Josephine “Jo” Mac-Arthur, from Horizon City, Texas, was the 2019 recipient. Dean of Campus Life Joe Moon presented the award to Mac-Arthur, who served as president of Mu Epsilon Delta, Oxford’s pre-med student organization; vice president of the African Caribbean Students Union; and as a Peer Assistant Leader — also called PALs — who warmly welcomed first-year students to Oxford during New Student Orientation.
“This sophomore has not only been successful in the classroom,” Moon observed, “she has served as a reliable and inspirational leader in a wide range of campus organizations earning the respect, admiration, and the affection of this college community.”
Describing Mac-Arthur as a scholar who earned top tier grades in demanding courses, Moon noted that she is a member of the Alpha Epsilon Upsilon scholastic society, served as an assistant for both zoology and physiology labs and as a researcher in chemistry, political philosophy, and biology.
“Your intellectual curiosity seems boundless, still the Eady Award at Oxford acknowledges more than noteworthy achievements,” Moon said. “This singular award is to recognize and appreciate your deep human quality of care, compassion, and service.”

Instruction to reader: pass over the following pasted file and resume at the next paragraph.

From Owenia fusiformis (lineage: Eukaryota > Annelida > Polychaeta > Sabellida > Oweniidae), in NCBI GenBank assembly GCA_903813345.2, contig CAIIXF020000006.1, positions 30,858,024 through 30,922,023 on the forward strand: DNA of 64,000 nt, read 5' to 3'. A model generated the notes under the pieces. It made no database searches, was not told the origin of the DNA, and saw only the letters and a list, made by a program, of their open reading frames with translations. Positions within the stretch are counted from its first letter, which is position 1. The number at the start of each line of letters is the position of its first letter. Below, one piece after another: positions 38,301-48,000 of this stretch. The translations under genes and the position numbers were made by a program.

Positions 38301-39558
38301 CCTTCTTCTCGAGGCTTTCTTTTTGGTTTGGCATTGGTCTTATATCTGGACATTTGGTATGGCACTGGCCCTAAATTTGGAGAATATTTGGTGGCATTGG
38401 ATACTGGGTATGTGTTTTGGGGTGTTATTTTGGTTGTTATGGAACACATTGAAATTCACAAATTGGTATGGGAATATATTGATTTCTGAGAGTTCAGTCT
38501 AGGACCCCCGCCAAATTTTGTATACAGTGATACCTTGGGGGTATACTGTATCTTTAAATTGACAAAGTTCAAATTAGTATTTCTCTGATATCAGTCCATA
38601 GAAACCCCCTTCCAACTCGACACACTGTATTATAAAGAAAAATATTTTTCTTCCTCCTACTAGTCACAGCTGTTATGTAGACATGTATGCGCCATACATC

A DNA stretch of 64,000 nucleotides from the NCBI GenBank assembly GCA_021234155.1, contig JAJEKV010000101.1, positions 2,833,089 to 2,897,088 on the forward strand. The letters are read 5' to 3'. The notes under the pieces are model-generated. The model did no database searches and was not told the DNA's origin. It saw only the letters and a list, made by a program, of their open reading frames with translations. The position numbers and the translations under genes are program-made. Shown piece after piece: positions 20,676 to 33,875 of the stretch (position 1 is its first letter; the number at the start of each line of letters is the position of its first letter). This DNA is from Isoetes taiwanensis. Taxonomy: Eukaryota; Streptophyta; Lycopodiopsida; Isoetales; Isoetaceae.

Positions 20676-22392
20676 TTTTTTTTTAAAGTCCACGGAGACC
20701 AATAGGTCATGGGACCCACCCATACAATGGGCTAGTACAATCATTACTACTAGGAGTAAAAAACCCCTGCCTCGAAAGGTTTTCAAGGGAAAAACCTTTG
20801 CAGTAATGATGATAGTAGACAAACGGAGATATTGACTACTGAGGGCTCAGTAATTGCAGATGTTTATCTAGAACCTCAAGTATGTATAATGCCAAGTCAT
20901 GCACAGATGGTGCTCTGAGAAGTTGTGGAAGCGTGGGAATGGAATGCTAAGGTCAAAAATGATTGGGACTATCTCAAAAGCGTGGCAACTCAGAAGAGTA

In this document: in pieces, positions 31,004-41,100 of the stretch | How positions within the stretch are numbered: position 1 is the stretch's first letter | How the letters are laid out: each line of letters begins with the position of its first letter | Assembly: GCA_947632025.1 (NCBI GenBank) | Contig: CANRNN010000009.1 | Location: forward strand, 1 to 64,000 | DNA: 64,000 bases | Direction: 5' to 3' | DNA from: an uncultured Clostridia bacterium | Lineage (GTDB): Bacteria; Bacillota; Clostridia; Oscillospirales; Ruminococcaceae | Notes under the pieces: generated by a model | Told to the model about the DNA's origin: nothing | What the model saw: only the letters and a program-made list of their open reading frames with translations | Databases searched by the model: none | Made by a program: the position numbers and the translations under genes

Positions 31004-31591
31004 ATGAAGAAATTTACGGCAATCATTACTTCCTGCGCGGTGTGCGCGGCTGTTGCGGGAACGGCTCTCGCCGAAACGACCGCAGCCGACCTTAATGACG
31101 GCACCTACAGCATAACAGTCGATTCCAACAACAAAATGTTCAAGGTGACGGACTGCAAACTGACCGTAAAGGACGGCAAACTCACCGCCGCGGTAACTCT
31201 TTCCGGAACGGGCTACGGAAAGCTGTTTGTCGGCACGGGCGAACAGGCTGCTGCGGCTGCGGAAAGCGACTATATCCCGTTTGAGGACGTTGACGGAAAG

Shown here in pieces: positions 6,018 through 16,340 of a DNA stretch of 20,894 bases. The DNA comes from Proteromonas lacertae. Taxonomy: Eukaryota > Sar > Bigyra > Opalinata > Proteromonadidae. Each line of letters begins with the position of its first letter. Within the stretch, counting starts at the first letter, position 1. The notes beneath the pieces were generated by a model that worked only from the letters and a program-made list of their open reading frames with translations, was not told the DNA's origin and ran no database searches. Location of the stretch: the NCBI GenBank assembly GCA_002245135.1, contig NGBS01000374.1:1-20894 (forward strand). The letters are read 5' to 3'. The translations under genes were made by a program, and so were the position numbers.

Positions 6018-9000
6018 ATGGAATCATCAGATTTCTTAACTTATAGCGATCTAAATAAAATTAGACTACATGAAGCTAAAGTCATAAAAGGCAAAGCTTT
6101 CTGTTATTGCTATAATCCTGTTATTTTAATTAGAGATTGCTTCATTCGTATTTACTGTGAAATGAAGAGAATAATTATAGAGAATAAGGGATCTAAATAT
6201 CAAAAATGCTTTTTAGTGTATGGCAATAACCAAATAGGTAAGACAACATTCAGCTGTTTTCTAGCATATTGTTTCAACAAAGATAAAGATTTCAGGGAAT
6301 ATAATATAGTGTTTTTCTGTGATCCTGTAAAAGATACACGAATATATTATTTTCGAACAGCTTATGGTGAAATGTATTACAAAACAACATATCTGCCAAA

Moon noted that he usually asks members of the award recipient’s family to stand as they are recognized. Instead, he asked her “Oxford family” to stand with Mac-Arthur, who is originally from Ghana. They included LaTonia Taliaferro-Smith, director of undergraduate laboratories and lecturer in biology; Joshua Mousie, assistant professor of philosophy; Daphne Orr, director of International Student Programs; and Veronica Roman, associate director of Student Involvement and Leadership.
“When you experienced serious personal challenges and loss at home, you opened yourself to a caring family of support here, those standing and others,” Moon said. “Your growth as a leader, a scholar, and your kind heartedness suggest the kind of contributor you will be to the larger Emory community and beyond.”
Effrosyni “Frosso” Seitaridou, associate professor of physics, was the recipient of the Emory Williams Distinguished Teaching Award — Emory University’s highest award for excellence in teaching. Emory gives this award annually to faculty members in each college, graduate school, and professional school of the university. Ken Anderson, dean for academic affairs and professor of philosophy, presented the award to Seitaridou.
Seitaridou consistently receives incredibly high teaching evaluations that rank her at the very top of Oxford’s faculty, Anderson noted.